We recently purchased a forty-plus year old cottage on a Lake in Ontario. It has evolved from a single cabin to include additions and is now 24 by 30. It sits on large beams that are resting on the ground. Only half the area under the floor has ventilation, as the ground drops to the lake. From what we can see through the trap door in the floor, there is little or no rot. The dirt floor in the crawlspace, which we can see from the trap door, is littered with Porcupine feces so we know there has been some damage from that.
Our quandary is the old musty smell that permeates the building, especially when the wind comes in off the lake and can get in under the floor and blow the earthy scents up into the cabin. We are leaning toward keeping the structure, levelling it, and taking care to fix it up.
Can we get rid of the smell through a new floor that is insulated and in effect sealed with new plywood and vapour barrier, etc? This cabin would likely be shut down in late fall.
Overall, is there a rule of thumb to consider when evaluating whether or not to just take a structure down or rebuild it? The insurance company says that it would take at least $30,000 to rebuild the structure. Are we just kidding ourselves in trying to restore the existing vs. simply going with a new shell and working from there with new materials and technology.
There is, unfortunately, no magic formula to evaluate when renovations of an older building is not practical. There are always many variables, some of which are sentimental. Many people go to great lengths to preserve old cottages, when demolition and complete replacement would be considerably easier and less expensive. We will look at some of the more practical issues you should investigate before making your decision.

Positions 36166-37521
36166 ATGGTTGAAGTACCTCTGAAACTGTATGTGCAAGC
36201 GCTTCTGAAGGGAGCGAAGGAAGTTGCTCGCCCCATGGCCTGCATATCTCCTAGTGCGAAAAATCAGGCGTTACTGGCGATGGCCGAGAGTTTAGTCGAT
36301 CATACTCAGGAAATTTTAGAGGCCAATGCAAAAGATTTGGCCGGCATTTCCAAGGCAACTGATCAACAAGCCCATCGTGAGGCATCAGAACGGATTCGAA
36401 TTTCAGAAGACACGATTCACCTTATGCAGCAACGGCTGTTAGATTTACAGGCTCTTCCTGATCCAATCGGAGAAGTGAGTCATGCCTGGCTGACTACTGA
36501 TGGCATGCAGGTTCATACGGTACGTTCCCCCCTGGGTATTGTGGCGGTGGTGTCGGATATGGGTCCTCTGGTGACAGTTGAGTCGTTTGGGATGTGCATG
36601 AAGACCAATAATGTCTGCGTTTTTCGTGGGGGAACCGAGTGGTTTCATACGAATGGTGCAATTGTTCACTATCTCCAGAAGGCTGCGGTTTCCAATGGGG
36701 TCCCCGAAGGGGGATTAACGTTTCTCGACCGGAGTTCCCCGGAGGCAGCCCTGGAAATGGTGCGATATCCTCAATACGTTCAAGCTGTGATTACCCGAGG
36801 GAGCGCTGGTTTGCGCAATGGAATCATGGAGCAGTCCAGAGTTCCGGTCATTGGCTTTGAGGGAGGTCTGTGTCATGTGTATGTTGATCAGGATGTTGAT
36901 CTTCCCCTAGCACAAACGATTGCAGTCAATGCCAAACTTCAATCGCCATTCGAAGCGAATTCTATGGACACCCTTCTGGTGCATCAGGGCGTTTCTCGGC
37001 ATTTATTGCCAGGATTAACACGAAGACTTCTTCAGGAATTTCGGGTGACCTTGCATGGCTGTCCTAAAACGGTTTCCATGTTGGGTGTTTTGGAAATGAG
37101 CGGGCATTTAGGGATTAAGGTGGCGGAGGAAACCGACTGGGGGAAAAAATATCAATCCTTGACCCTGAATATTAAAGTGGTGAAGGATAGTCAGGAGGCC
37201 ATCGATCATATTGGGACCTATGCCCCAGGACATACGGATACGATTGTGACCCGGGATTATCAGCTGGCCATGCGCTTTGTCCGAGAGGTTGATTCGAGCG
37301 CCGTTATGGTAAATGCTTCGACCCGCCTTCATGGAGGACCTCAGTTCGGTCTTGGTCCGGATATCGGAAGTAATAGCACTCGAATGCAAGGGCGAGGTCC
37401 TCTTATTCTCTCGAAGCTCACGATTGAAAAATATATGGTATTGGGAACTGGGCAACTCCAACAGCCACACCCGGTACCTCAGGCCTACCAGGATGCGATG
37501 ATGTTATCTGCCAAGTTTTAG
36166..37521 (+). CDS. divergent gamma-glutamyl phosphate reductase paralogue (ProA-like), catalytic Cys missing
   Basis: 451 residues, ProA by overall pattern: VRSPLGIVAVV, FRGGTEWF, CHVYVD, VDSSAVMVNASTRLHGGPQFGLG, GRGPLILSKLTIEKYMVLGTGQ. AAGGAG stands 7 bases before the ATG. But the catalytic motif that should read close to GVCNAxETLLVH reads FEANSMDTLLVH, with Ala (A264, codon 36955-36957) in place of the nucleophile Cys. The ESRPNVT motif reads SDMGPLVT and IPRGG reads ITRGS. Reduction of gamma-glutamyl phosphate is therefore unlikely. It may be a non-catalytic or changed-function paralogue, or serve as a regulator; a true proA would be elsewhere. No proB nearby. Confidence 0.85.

The first item to consider, you already have partially addressed. Before beginning any work, the condition of the current structure should be evaluated by a home inspector, structural engineer, or reputable general contractor. The crawlspace or spaces should be entered, with adequate breathing protection, and the floor system probed to check the extent of moisture damage or rot. This will be of primary concern because of the construction of the floor beams on grade. There will undoubtedly be rot in these beams, and they may have to be replaced or reinforced if the cottage is to be lifted and levelled. If the dampness under the cottage has caused significant rot in the floor joists, lifting and levelling the structure may not be practical or even possible.
The next thing to consider, which is normally the largest concern, is what type of foundation will be used in the renewed building. Currently, the foundation consists of wooden beams sitting on what I am assuming is exposed bedrock and soil. This is not a proper foundation and the renovations should certainly include proper footings, posts, and beams or a poured concrete footing and grade beam or knee-wall. A proper foundation will also allow for raising of the cottage, to allow access to all areas under the floor structure and proper ventilation of the area under the cottage. This will help remove the damp, musty smell, which is mostly due to poor ventilation in a damp area. Insulating and sealing the underside of the floor may have little effect on the smell unless the source of moisture is dealt with.
Having more than one addition on the original structure may also factor into your decision. Most older cottage additions were slapped on the side of the existing building without attachment to the roof structure. They have a tendency to move independently from the original building and often pull away when attempts are made to lift and level the entire structure. The addition roof or roofs may have different pitches and may increase the chance of leaks from rain and snow accumulation.
The final consideration is always an economic one. New construction is normally less expensive than major renovations to existing buildings. This is only true if the building is to be altered significantly or is in very deteriorated or damaged condition. As previously mentioned, the character of the original cottage will be completely lost if it is torn down, but this may be not be an issue if it was poorly built, in the first place. Building new will certainly improve the performance of the dwelling in relation to improved systems. You will have to take all these issues into consideration before making your decision whether to renovate or tear the old place down.